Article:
On the one hand, I've got to congratulate Chris Nolan for working his ass off and finding the kind of success that allows him to pretty much do anything he wants in Hollywood. Even though that power is easier to get as a director, and even easier to get as an actor -- it's nearly impossible to get for writers -- it's still something to envy and appreciate.
On the other hand, it's also kind of disgusting and probably a waste of time. I don't think The Dark Knight was all that well written. It was too long, had too many indistinct climaxes, too little character development, not enough focus on the hero of the story, and wasn't terribly creative.
Rather than spend time criticizing it, I think it's enough to say that the even if you disagree with my opinion on quality -- which is fine -- I think the contrast between The Dark Knight and Batman Begins in style and quality is stark, revealing, and undeniable. It's hard for me to know how much script input Nolan had without being an insider or somebody who worked on the film, but I think it's safe to say that with Nolan's rise in power, his input on Dark Knight was far more significant.
It's easy enough to tell that even with many of the same people contributing, the different levels of input resulted in two very different films. David S. Goyer, who wrote Begins, clearly understands the finer points of story telling. He knows how to develop character, start things off slowly so that the audience can get comfortably lost in the fictional world, and then build tension with conflict and emotion (which is how you get story). Goyer may not be a master storyteller and I may not be the best judge of such things, but I know enough to be able to tell that Goyer at least understands these concepts.
Christopher Nolan does not.
While Begins isn't a masterpiece by any means, Dark Knight, frankly, feels colorless by comparison.
I think the success of Dark Knight had more to do with the success of Begins and the death of Heath Ledger than it did the actual film. The hype around that movie was ridiculous but not unprecedented. I'm not sure that either of the Spider-Man sequels were as good as the first film, and the same could definitely be said for Pirates of the Caribbean, but the hype and culture (strong on the cult) was going to insure they were both attended into the stratosphere.
So now that Nolan is both rich, and powerful, he's actually going to put the third Batman sequel (of the Bale era) on ice while he goes off and shoots his own script. It might be a great script and a really successful film, but the chances of that are really horrific. If Nolan was that kind of writer, he wouldn't have needed the success of Begins in order to go off on his own like this.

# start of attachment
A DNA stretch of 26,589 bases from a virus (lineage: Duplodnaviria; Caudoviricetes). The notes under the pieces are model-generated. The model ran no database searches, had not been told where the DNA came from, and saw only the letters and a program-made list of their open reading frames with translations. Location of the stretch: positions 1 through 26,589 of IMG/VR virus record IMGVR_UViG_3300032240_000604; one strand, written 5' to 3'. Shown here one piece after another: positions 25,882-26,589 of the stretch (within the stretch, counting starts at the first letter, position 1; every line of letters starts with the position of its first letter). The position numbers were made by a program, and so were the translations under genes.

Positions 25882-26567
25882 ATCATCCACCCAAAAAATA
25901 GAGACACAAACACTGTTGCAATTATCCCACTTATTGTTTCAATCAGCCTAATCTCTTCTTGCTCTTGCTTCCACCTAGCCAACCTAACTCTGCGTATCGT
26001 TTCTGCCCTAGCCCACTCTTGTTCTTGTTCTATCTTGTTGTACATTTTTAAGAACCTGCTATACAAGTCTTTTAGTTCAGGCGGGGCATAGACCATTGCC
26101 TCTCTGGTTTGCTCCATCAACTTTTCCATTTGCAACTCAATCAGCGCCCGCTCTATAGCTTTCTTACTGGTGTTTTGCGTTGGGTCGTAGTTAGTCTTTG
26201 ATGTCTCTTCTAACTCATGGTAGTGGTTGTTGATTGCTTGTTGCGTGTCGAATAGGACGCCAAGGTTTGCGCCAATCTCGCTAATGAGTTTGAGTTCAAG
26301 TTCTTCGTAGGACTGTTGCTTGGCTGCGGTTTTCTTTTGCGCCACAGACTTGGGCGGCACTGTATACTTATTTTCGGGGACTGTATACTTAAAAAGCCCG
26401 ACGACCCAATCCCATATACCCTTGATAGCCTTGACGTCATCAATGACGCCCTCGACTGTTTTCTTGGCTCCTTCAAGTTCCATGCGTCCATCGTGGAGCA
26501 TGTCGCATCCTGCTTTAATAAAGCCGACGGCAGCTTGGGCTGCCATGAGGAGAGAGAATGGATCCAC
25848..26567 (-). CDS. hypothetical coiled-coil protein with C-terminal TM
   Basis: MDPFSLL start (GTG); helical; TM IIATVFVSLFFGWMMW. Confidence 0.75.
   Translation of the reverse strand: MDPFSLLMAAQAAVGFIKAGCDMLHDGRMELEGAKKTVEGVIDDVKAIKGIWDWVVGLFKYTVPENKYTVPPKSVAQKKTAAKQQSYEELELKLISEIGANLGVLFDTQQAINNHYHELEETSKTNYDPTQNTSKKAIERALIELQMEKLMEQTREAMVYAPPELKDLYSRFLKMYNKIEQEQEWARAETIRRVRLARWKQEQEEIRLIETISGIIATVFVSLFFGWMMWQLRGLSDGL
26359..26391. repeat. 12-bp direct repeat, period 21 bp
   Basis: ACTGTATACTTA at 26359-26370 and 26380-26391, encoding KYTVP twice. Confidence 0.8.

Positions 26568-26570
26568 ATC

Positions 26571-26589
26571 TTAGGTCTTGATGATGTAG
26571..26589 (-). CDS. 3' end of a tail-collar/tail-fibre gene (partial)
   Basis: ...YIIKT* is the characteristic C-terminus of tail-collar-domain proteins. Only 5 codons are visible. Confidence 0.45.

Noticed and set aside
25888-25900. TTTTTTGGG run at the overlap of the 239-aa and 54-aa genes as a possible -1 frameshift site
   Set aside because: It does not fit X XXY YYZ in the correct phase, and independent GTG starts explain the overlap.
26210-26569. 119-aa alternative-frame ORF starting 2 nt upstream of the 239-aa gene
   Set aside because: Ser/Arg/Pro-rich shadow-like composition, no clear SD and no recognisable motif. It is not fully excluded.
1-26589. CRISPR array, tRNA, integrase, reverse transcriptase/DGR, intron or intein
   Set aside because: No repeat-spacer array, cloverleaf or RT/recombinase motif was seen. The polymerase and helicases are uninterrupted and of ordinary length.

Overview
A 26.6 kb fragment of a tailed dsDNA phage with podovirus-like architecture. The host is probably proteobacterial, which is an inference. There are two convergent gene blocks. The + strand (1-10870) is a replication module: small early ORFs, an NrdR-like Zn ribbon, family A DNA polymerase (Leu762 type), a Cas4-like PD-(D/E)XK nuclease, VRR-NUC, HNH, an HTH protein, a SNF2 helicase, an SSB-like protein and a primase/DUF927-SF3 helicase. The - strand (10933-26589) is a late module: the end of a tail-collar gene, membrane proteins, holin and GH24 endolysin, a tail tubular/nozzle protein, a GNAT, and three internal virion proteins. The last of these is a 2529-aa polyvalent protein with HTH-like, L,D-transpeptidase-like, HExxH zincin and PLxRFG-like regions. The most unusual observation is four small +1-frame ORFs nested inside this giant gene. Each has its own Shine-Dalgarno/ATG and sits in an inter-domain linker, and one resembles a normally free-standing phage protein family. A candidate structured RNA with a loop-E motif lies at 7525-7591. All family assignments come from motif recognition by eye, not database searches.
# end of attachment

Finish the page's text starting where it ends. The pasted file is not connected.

Yes, I know, he's shot his own stuff before like Momento, but that film had a more limited budget and surely was subject to more studio interference than Dark Knight was. This time, it's different.
I'm also weary of the nepotism involved. Nolan's wife, Emma Thomas, has been producing most of the films that Nolan has directed, but little else.
I find that disconcerting.
Writing partnerships I can understand, but directing is so incidental most of the time, and producing even more so, that it seems more like a cheap ploy to keep his wife employed. Maybe that isn't the case and she really contributes to the process in positive ways, but it doesn't look good either way. If she's got talent, why hasn't she done anything other than movies her husband has directed?
According to Scifi Wire, "Inception is described as 'a contemporary sci-fi actioner set within the architecture of the mind.'".
I've never herad of a "contemporary sci-fi actioner" before which makes me think it's probably going to be garbage. I loved Momento, for whatever that's worth after sitting here trashing Nolan, but science fiction is the hardest genre to pull off. Action is probably the easiest because there's very little creativity involved. It's probably the worst lure of all for someone with the power to shoot their own material, it's an invitation to be the worst kind of lazy.
Sci-fi forces you think, action actually punishes you for it. The two don't mix well and when they do, that's usually because the movie is really one or the other, not both, and you're just too entertained (or disgusted) to notice.
Besides, most good sci-fi tends to be drama that happens to be set in the future, anyway (meaning it's not even sci-fi.) Nolan showed his skill for writing action when he did Dark Knight, a movie which I think Michael Bay probably appreciates -- which is a bit of an insult. If he has any designs on writing intelligent drama or true science fiction, he'll be pushing beyond his own skillset so far that he might as well dedicate himself to writing it, or directing it, but not both.
All a "contemporary sci-fi acionter" is going to get you is a $150 million budget, a $15 million opening, and a lot of really bad reviews because Christian Bale isn't in it.